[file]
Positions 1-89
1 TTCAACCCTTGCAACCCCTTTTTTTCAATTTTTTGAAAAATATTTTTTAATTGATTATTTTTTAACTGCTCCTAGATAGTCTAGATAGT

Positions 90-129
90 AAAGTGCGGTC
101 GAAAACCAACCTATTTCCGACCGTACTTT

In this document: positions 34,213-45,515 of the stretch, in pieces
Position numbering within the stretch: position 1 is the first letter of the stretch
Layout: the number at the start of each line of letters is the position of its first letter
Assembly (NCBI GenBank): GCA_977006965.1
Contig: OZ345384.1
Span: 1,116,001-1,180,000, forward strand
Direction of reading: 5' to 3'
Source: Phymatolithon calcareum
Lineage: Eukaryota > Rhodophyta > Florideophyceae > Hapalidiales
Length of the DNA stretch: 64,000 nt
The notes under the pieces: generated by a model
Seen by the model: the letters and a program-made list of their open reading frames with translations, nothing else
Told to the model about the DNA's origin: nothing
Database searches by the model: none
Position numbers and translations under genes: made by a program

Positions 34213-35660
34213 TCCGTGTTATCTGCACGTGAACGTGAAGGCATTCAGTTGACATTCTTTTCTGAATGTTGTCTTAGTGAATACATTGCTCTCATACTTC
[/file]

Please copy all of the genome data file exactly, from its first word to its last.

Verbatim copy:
Positions 1-89
1 TTCAACCCTTGCAACCCCTTTTTTTCAATTTTTTGAAAAATATTTTTTAATTGATTATTTTTTAACTGCTCCTAGATAGTCTAGATAGT

Positions 90-129
90 AAAGTGCGGTC
101 GAAAACCAACCTATTTCCGACCGTACTTT

In this document: positions 34,213-45,515 of the stretch, in pieces
Position numbering within the stretch: position 1 is the first letter of the stretch
Layout: the number at the start of each line of letters is the position of its first letter
Assembly (NCBI GenBank): GCA_977006965.1
Contig: OZ345384.1
Span: 1,116,001-1,180,000, forward strand
Direction of reading: 5' to 3'
Source: Phymatolithon calcareum
Lineage: Eukaryota > Rhodophyta > Florideophyceae > Hapalidiales
Length of the DNA stretch: 64,000 nt
The notes under the pieces: generated by a model
Seen by the model: the letters and a program-made list of their open reading frames with translations, nothing else
Told to the model about the DNA's origin: nothing
Database searches by the model: none
Position numbers and translations under genes: made by a program

Positions 34213-35660
34213 TCCGTGTTATCTGCACGTGAACGTGAAGGCATTCAGTTGACATTCTTTTCTGAATGTTGTCTTAGTGAATACATTGCTCTCATACTTC